Biernacki said when Gov. J.B. Pritzker signed recent affordable housing legislation, Biernacki saw 900 Randolph as the perfect opportunity to incorporate affordable housing to “improve the quality of housing and the quality of lives that are living there.” And at the core of the 900 Randolph endeavor is Midwest’s partnership with Bowa Construction.
“I always knew Nosa would be building a high-rise — from his passion, the way he talked about his craft, his vision and what he wanted for his company,” Biernacki said. “It’s very important to us, as we built this, to make a statement that was very different about our city and about our industry.”
The underutilization of minorities has been noted by National Association of Minority Contractors for years, said Wendell Stemley, president of the country’s oldest minority-owned construction trade association. The organization has been trying to level the playing field in construction contracting, particularly on taxpayer-financed projects.
“This trend cannot continue,” Stemley said. “We welcome a day that embarks on a course of action that ensures more equitable participation in our communities.”
Developing a relationship with Related Midwest has resulted in having partners and owners that want to see Bowa be successful, which Ehimwenman says is “life changing.”
“Not to speak negatively of our industry but when you are intentional and understand what inclusion means, you actually build capacity of African American-owned firms,” Ehimwenman said. “When you’re on a path with a developer that understands that path … having an organization like Related Midwest say ‘here’s a road map, let’s figure out how we get to that finish line,’ that’s how this high-rise happened.”
Hyde Park resident James Minor, 32, is a project engineer on Ehimwenman’s team. Minor came to the construction field with a sports management degree, joined Bowa in July 2021, and has been aboard the 900 Randolph project ever since. He fell into construction and said he hasn’t looked back; 900 Randolph is also his first high-rise. .
“The only thing I hate is not knowing about this field in college,” he said. “We’re not told about project managers, executives. All we know is the laborers, operators.”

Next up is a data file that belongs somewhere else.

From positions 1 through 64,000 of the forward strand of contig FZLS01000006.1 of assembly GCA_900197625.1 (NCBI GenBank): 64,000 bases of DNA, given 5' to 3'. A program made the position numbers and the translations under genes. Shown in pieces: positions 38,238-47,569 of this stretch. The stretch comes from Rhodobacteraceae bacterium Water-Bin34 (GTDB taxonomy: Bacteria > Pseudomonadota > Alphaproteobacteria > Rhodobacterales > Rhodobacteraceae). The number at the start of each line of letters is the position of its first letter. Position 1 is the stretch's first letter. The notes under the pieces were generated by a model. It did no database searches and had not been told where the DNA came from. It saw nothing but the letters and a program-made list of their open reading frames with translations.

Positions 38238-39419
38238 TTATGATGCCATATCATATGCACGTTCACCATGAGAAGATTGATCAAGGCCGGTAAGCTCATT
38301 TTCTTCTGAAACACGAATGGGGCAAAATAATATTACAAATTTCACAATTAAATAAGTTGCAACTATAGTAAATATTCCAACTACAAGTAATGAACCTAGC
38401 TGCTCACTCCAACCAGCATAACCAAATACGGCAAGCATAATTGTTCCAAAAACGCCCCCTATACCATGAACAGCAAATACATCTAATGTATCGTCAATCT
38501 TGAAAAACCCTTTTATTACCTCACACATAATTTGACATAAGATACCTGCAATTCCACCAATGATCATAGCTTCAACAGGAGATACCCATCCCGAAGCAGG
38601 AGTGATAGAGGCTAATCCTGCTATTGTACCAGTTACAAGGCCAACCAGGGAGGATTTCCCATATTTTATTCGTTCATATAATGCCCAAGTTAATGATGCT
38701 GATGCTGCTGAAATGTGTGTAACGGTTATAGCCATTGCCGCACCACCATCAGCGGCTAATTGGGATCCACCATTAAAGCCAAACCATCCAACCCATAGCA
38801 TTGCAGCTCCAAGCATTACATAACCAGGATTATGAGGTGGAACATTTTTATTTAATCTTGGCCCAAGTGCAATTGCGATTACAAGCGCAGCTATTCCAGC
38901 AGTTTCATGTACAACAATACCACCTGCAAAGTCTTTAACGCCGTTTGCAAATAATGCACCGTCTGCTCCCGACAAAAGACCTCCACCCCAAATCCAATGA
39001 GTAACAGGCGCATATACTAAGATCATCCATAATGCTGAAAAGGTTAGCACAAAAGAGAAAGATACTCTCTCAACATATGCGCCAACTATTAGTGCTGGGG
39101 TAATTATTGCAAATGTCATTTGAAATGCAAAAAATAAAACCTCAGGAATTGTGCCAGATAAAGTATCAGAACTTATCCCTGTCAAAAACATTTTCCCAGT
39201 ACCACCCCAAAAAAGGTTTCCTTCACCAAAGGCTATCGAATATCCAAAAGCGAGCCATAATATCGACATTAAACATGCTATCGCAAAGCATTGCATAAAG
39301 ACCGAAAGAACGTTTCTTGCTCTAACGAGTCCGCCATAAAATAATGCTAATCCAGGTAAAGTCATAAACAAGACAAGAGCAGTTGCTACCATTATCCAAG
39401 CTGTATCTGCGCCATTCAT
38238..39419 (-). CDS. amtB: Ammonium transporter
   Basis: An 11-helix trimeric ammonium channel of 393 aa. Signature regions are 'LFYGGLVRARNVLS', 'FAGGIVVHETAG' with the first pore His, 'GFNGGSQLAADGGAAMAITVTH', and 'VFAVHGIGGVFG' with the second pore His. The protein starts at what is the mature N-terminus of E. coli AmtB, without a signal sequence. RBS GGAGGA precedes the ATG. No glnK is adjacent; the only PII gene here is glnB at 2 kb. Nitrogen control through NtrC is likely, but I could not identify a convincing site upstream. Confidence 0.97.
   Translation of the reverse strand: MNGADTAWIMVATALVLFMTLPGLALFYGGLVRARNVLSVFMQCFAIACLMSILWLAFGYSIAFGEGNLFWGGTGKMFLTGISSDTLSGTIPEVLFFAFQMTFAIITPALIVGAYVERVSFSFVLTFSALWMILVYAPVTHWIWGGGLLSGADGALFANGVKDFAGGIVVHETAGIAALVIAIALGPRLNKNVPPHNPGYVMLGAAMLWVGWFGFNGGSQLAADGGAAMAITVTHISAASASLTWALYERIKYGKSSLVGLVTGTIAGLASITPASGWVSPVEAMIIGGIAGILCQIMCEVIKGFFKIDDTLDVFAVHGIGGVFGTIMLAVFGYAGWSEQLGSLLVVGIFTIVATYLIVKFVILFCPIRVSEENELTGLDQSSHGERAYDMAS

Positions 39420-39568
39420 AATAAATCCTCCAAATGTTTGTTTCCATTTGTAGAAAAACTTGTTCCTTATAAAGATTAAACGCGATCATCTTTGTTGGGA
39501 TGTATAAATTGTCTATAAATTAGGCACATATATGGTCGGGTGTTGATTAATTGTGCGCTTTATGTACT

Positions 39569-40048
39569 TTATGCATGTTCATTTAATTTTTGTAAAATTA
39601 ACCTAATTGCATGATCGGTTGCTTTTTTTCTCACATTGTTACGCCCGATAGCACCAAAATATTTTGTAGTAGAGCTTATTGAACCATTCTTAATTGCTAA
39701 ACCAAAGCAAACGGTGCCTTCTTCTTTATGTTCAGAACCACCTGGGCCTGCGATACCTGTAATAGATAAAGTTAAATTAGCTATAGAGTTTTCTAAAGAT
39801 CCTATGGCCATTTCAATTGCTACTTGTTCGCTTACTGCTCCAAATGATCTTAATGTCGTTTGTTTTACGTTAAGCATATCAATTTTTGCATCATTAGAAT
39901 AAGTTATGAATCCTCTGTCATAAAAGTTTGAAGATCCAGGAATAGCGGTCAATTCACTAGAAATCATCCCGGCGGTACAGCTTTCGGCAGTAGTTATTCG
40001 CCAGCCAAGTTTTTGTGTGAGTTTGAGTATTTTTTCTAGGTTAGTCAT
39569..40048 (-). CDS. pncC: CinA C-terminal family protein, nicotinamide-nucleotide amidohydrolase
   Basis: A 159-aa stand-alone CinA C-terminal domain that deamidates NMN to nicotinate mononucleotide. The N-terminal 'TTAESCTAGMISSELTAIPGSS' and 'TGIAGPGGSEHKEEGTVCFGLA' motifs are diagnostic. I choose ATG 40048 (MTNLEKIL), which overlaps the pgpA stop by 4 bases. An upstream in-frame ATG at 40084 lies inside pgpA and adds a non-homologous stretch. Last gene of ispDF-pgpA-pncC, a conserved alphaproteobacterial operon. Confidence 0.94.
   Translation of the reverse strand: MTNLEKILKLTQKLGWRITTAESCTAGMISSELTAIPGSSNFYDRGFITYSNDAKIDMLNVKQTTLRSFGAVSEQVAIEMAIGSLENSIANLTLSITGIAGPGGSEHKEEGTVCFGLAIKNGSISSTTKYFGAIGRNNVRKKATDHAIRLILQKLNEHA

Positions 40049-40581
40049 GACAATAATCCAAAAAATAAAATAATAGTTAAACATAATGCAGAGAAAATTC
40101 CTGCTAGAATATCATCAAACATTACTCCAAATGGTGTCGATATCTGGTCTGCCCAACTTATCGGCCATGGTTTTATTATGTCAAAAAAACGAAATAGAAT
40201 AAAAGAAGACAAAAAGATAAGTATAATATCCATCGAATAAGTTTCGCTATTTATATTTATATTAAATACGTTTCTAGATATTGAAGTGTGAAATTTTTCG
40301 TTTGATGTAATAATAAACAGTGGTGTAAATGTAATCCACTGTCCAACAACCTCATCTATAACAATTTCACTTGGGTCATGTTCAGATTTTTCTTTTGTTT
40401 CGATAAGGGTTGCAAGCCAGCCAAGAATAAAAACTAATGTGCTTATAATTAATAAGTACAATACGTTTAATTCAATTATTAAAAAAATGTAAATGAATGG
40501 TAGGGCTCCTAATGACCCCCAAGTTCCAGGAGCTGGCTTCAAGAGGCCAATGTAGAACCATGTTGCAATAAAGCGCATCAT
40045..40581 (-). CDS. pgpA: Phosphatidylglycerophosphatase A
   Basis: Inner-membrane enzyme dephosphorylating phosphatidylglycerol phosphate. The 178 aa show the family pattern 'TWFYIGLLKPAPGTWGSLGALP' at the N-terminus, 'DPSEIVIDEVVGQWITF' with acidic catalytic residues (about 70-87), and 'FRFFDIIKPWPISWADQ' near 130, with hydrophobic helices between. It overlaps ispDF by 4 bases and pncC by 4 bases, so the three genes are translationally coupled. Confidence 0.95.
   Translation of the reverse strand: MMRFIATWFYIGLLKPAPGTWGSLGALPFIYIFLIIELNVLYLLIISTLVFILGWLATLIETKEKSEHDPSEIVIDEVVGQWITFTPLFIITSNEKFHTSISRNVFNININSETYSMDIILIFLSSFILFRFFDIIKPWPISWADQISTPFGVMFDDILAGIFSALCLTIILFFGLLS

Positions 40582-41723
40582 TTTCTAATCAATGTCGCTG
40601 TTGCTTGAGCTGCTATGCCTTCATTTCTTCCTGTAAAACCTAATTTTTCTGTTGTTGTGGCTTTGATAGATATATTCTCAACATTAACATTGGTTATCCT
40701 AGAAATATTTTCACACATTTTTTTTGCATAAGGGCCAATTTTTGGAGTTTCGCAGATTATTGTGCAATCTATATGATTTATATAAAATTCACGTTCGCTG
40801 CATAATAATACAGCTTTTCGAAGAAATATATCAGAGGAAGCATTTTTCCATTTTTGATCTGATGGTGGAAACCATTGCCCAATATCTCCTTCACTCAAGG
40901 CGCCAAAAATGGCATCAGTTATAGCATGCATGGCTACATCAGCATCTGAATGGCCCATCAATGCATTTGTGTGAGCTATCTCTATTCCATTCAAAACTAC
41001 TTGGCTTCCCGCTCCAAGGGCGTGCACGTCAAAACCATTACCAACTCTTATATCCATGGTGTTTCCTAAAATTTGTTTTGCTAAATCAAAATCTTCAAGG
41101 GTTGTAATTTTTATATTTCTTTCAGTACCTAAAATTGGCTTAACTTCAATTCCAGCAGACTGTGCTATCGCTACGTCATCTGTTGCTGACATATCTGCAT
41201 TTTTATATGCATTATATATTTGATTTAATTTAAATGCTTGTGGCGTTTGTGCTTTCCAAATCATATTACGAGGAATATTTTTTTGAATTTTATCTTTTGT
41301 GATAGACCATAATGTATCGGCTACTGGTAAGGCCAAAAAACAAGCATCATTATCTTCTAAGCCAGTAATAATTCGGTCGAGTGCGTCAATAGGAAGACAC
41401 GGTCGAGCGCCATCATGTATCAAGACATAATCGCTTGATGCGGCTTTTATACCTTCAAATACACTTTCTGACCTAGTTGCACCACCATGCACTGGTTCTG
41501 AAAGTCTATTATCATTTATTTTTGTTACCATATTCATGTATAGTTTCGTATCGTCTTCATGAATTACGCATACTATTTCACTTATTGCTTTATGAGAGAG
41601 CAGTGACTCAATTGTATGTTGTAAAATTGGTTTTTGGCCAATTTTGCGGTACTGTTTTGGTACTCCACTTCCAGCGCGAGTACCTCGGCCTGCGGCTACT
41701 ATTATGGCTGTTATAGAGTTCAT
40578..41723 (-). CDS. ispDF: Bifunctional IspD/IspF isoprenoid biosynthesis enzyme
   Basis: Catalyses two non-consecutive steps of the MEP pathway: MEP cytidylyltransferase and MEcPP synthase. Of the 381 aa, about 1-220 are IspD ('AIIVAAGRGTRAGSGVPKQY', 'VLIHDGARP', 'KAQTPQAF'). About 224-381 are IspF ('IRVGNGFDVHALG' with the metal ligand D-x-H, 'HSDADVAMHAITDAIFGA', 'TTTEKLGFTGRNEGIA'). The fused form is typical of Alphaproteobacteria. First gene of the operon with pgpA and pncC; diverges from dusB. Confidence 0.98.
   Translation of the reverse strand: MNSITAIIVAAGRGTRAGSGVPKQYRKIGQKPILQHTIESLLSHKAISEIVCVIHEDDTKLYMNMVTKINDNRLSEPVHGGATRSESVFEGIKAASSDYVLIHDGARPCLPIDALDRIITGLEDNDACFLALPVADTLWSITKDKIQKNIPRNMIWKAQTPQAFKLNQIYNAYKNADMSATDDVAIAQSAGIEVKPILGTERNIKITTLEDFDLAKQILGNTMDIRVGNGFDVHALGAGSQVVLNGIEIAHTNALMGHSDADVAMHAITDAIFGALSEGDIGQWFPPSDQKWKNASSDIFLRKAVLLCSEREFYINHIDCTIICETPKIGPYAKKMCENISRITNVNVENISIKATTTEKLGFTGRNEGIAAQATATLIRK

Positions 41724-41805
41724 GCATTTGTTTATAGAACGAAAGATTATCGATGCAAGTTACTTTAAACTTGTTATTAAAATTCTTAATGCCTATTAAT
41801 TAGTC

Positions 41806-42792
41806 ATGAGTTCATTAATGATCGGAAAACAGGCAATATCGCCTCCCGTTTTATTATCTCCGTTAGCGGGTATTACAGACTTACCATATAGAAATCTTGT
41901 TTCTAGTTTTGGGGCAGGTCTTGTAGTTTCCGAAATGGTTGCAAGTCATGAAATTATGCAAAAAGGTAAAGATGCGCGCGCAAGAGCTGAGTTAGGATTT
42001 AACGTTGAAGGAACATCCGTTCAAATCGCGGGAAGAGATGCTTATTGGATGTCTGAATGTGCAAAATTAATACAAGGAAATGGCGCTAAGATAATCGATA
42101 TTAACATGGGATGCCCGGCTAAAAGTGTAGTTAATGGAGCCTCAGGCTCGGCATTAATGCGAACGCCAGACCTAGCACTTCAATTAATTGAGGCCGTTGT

Part of Minor’s job is working with subcontractors, getting shop drawings approved,ensuring that drawings are followed in the field, and making sure the correct products are installed.
“Not everyday is the same,” Minor said. “You’re doing both sides — office and field work,” Minor said. His advice to youth: Start looking at construction and reading about it. When Minor speaks to youth, he tells them about his job and how to become part of the field.
Related Midwest worked with a design team led by Morris Adjmi Architects for 900 Randolph. According to Thompson, Adjmi looked at the legacy and context in the West Loop, and landed on a look from the vocabulary of the “L.” The exterior will feature steel detailing with rivets and a street front with brick.
“You’ll see a building that at the street front feels very much like the West Loop … a more slender tower so that it would not block the views of other buildings and it allows more light in,” Thompson said. “As we got into the process, we started talking about how best to integrate affordable housing to a neighborhood that really needs more affordable housing.”
“It isn’t just about the architectural legacy — it’s about how we can impact this community, it’s about the social impact that a project can make,” Thompson said.